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this. Cases are from the previous note packages (title highlighted in notes). Hypothalamus and pituitary: CASE #1 A 55 year old man presents at your clinic complaining of increasingly severe headaches over the past 6 months. He’s also had trouble with his eyes recently and a decreased sex drive. He wants to know if it’s “just his age” and if there’s anything he can do to “forestall the inevitable”? Could it be just his age? “Severe”: what does this mean? The other symptoms could be attributed to the effects of cortisol and stress. Dysglycemia or diabetes? Atherosclerosis? (decreased sex drive) Could be stress Concern: it is recent, and there is a severe symptom. Pituitary growth? Prolactinoma? Suppresses FSH/LH, common in alcoholism. Case #2 A 35-year old female presents at your clinic for weight loss techniques. She also complains of fatigue and no menstrual period for the last 4 months. On ROS she notes bad headaches, and “dizziness”. DDXs: Pregnancy? Hypothyroidism? Anorexia? Weight loss, fatigue: will see these everywhere. No menstrual period. Anorexia: May rule in. Hypothyroid? Uncommon effect, and will see menorrhagia first: rule out. Prolactinoma? M/C endocrine tumour, but in general population, rare. Cushings? Can’t rule in or out with info we have. Dysglycemia? Could be related to digestive problems. Emotional stress? We look at the vitals now: does this change anything? Low temperature (35.8, BP 145/90 (high), RR: 12 (a little low), pulse 60 (low) Pituitary? Won’t see this often, but good to keep in mind. Need more information with headaches and dizziness: these are non-specific symptoms. Are they migraines, sinus headaches… Renal? (don’t start adding in new DDXs at this point: go back to list. What have we missed?) Could stress cause high blood pressure? The blood pressure looks like it is trying to compensate for other things. Acromegaly? There are a number of endocrine system involved: this is a good thing to consider (we haven’t seen physical picture of patient: we don’t need this for this case.) Sheehan’s syndrome? This is a pan-pituitary condition. She is overweight (assume there is a weight issue), fatigue (adrenals or thyroid), no menstrual period (FSH, LH involved), headaches, dizziness (common for pituitary conditions). Key point is high blood pressure: see this when there are so many systems off and the body is trying to compensate somehow! If it were a single system, it wouldn’t affect the blood in the same way. Another system will compensate successfully and you won’t see the blood pressure increase. This is a fairly specific red-flag. CASE #3 27 year old female doctoral student presents t your clinic for a milky discharge from her nipples. Her thesis defence is next month and she’s worried she’s worried she might be pregnant. She’s been in a new relationship for the past 3 months and missed 2 days of her birth control pill a few weeks ago. Current medications in clued Synthroid and Amitriptyline (for mild depression) for the past 3 years, and occasionally ½ an Ativan for sleep. Adenoma of pituitary? Liver problems? (metabolizes estrogen) DDX LECTURE 48, APRIL 17TH, 2007 – PAGE 1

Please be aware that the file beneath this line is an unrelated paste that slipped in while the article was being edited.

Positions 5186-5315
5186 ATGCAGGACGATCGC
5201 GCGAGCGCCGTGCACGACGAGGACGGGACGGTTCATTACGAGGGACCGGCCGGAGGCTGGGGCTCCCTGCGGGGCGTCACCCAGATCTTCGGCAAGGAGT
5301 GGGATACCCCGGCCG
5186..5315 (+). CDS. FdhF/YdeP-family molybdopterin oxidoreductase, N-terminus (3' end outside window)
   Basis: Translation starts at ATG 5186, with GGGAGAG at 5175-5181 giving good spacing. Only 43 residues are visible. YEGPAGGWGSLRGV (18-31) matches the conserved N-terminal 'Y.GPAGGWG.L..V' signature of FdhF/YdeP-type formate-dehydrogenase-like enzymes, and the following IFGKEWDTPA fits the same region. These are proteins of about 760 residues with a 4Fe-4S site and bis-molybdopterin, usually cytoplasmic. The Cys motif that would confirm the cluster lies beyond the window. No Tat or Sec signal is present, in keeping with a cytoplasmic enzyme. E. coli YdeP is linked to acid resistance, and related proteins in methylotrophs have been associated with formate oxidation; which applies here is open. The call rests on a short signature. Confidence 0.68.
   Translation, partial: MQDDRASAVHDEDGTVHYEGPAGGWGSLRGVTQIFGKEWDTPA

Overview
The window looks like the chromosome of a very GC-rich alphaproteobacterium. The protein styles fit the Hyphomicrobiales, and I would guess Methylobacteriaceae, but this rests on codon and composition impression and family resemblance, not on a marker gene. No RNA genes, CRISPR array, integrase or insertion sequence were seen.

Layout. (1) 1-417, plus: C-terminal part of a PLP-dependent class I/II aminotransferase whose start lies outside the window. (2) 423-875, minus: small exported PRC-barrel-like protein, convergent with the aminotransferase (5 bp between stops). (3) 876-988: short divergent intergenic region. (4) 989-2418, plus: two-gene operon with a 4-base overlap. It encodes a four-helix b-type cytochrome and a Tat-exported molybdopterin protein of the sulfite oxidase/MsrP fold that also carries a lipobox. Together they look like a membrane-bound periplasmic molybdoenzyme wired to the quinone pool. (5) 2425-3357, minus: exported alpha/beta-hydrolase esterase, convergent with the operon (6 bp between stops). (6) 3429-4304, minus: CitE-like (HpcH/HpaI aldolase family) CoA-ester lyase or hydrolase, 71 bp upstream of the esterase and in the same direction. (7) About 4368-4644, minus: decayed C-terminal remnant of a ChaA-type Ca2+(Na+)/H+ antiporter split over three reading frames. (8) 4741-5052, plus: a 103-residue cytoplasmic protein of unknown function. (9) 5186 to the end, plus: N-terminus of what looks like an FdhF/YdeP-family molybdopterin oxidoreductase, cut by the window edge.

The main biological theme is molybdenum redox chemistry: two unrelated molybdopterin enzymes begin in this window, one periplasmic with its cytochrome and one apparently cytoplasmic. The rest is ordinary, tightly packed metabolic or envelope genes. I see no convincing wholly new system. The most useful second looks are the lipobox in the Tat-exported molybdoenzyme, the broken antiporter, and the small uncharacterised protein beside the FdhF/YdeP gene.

What can cause galactorrea? galactinoma, liver dysfunction, sexual intercourse, high stress, cancer (screen for this d/t discharge, but unlikely), TCAs and other meds, pregnancy, birth control pills. Diagnosis: hypergalactinemia THYROID CASE #1: A 65 yeear old woman presents in your office complaining of a painful, swollen throat, hoarseness, diarrhea, breathlessness, and heart palpitations which she attributes to anxiety. On physical exam, she is warm and sweaty ot the touch, and has a swollen thyroid with a palpable bruit. Pulse >200, RR=30 (assume this is an acute) What are the systems you would consider? Hyperthyroid, compression of Vagus nerve (diarrhea, hoarseness), initial phase of Hashimoto’s? Could it be pituitary/hypothalamus? (probably not: rule out). Adrenal crisis? This is a classic thyroid storm. Also could be sub-acute thyroiditis. DDX hyperthyroid from thyroid storm: hyperthyroid is insidious, thyroid storm is immediate. DDX multinodular. CASE #2 A 24 year old woman presents in your office for general health improvement” and weight loss strategies. She describes herself as “always tired”, constipated, and has trouble losing weight. On POS, she notes that she is generally chillier than other around her, has heavy periods, leg cramps and carpal tunnel syndrome. Pulse = 60, RR = 12, BP 140/88, temp = 36.3 Bloodwork 6 months ago shows high triglycerides. Rule out multinodular. Classic hypothyroid symptoms. What are the DDXs? Is the on Synthroid and still has these symptoms? Still hypothyroid. Could be depression (first 2 sentences), or reaction to anti-depressants. She has heavy periods: what else do we need to rule out with this? (Change in menses is a red flag) Thyroid can disrupt it. Fibroids or endometriosis? Need to rule out. Calcium dysregulation due to digestive issue? Carpal tunnel syndrome? Is this a red herring, or does it have something to do with the case? What does she mean by ‘carpal tunnel’? Is this a true diagnosis, or does she just have tingling in her fingers that she has called this? Hashimotos and myxedema? Could just be hypothyroid, and she carries kids around all day. Aspertame has also been established as a big cause of carpal tunnel Type 2 diabetes? Hypothyroid causes high triglycerides. CASE #3 A 32-year old man presents in your office with fatigue of 6 months duration, and recent shortness of breath. He has been trying to eat “healthier”, including lots of vegetables, fruit and seafood, but his appetite hasn’t been great and he feels he has lost weight. On exam he has several swollen cervical lymph nodes. One in particular is large and hard on palpation. On ROS, he notes extensive dental imaging and surgery in the past 18 months. Lots of things that can affect the thyroid: imaging, Tumour, cancer Think about why all of the pieces in the case have been thrown in. Tuberculosis? HIV? Age demographic, cervical lymph nodes, weight loss, fatigue, SOB. Page 5 SECONDARY ADRENAL INSUFFICIENCY Addisons at the pituitary level ADRENAL VIRILISM Mild cases, might only see hirsutism. (M/C condition causing hirsutism? PCOS) In men, won’t see much. Slide should say that DEX might produce signs of Addison’s, NOT Cushings DHEA because androgens being produced, urinary cortisol is diminished because you are missig the enzymes, so the production is lowered. Dexamethasone; think of this as cortisol stimulant as well as androgen-suppressant. MC presentation is trouble getting pregnant, hirsuitism, disturbed menses, find high testosterone on blood test. DDX LECTURE 48, APRIL 17TH, 2007 – PAGE 2